$$ L_{\text{Elastic Net}}=\vert\vert y-\hat y\vert\vert^2_2 + \lambda_1\vert\vert\hat\beta\vert\vert_1+ \lambda_2\vert\vert\hat\beta\vert\vert_2 $$

Finally, while I do not see this approach discussed much, you could use $\ell_1$ loss with either penalty or even both.

$$ L_{\text{Other}}=\vert\vert y-\hat y\vert\vert_1 + \lambda_1\vert\vert\hat\beta\vert\vert_1+ \lambda_2\vert\vert\hat\beta\vert\vert_2 $$

(The $\lambda$ parameters control how much of a penalty there is for having large coefficients in the parameter vector. It is common to tune these using cross validation.)

Getting to other types of models, nothing stops you from using $\ell_1$ or $\ell_2$ penalization (or both) with, say, logistic regression and its associated "log loss".

$$ L_{\text{Log}}=-\overset{n}{\underset{i=1}{\sum}}\left( y_i\log(\hat y_1) + (1 - y_1)\log(1 - \hat y_1) \right)\\ L_{\text{Penalized Log}}=-\overset{n}{\underset{i=1}{\sum}}\left( y_i\log(\hat y_1) + (1 - y_1)\log(1 - \hat y_1) \right)+ \lambda_1\vert\vert\hat\beta\vert\vert_1+ \lambda_2\vert\vert\hat\beta\vert\vert_2 $$

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  • $\begingroup$ great - very clear - small question: what is the reason that l2 as a loss function is dominant for linear regression as you noted, rather then l1 ? $\endgroup$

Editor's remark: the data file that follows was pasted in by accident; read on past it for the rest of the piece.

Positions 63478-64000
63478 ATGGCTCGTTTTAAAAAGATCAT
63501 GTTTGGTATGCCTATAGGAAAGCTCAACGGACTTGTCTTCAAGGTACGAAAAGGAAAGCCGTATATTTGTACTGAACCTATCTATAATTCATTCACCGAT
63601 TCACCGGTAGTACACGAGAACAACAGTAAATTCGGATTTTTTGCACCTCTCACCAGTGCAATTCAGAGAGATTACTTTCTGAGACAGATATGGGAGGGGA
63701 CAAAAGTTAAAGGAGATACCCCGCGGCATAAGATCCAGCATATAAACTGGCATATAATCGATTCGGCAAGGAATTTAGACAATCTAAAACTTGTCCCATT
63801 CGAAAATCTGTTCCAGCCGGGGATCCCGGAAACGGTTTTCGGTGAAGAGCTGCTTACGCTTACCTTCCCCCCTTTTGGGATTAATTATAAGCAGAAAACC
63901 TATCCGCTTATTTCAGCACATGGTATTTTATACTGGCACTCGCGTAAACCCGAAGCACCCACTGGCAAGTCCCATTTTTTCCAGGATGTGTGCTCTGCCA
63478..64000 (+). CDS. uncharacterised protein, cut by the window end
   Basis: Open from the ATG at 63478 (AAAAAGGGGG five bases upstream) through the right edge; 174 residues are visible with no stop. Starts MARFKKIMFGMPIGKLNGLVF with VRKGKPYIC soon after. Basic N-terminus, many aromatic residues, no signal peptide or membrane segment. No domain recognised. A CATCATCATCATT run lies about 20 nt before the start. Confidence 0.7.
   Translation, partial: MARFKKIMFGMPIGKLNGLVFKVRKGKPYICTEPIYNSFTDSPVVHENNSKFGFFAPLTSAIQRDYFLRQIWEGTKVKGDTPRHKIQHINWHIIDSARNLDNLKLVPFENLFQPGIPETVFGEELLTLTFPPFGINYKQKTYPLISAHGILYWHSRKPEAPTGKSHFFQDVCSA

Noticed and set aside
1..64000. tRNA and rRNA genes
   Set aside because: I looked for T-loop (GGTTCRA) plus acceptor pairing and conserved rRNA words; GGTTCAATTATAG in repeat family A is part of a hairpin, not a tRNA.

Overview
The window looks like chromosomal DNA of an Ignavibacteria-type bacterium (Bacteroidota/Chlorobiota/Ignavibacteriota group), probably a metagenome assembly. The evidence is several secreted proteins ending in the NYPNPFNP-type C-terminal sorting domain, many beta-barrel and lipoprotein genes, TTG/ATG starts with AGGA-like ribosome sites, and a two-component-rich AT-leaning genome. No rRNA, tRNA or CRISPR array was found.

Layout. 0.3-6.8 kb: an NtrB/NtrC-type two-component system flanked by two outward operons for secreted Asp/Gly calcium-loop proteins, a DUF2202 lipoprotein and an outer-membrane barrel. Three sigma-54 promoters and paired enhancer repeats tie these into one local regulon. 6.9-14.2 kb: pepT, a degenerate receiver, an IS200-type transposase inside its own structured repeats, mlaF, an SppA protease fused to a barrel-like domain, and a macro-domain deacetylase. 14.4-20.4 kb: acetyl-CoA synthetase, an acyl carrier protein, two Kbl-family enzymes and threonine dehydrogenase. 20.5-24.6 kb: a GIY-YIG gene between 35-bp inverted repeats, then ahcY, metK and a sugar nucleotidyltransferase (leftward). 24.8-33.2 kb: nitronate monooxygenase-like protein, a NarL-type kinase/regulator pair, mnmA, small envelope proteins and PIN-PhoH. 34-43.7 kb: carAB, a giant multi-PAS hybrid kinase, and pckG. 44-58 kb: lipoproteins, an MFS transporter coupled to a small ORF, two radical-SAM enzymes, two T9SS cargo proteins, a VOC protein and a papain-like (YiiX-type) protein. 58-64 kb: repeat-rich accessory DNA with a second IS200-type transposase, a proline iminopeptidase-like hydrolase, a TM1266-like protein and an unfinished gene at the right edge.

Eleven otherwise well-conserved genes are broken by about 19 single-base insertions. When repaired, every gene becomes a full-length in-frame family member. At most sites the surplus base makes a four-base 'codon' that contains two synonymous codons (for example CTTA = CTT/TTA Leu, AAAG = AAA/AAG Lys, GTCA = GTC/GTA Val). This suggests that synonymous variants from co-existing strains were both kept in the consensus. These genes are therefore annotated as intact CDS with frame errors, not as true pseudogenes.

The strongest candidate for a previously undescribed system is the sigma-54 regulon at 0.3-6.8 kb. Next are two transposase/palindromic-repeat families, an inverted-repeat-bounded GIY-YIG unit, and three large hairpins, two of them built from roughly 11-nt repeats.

– kama-shay
    Mar 20, 2023 at 11:46
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    $\begingroup$ That really warrants its own posted question (though I hope it would be a duplicate, even if I can’t think of one offhand). Briefly, there are multiple reasons, some better than others. Among the better reasons is that minimizing $\ell_2$ (\ell_2 in $\LaTeX$) coincides with maximum likelihood estimation for $iid$ Gaussian errors. This allows for many properties to be derived analytically, which was great when computing power was more limited. That leads to a less-good reason, which is tradition. $\endgroup$
    – Dave
    Mar 20, 2023 at 11:52
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    $\begingroup$ Plus of course that the two losses lead to different minimizers. Minimizing the MSE elicits conditional expectations, minimizing the MAE elicits conditional medians. (The MAE is a special case of the pinball loss, which we use to elicit conditional quantiles, and this special case elicits the 50% quantile, i.e., the median.) The two functionals coincide often, but absolutely not always, and the difference can be significant, as in modeling and forecasting intermittent demands. $\endgroup$ Mar 20, 2023 at 14:49
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no, they refer to two different things: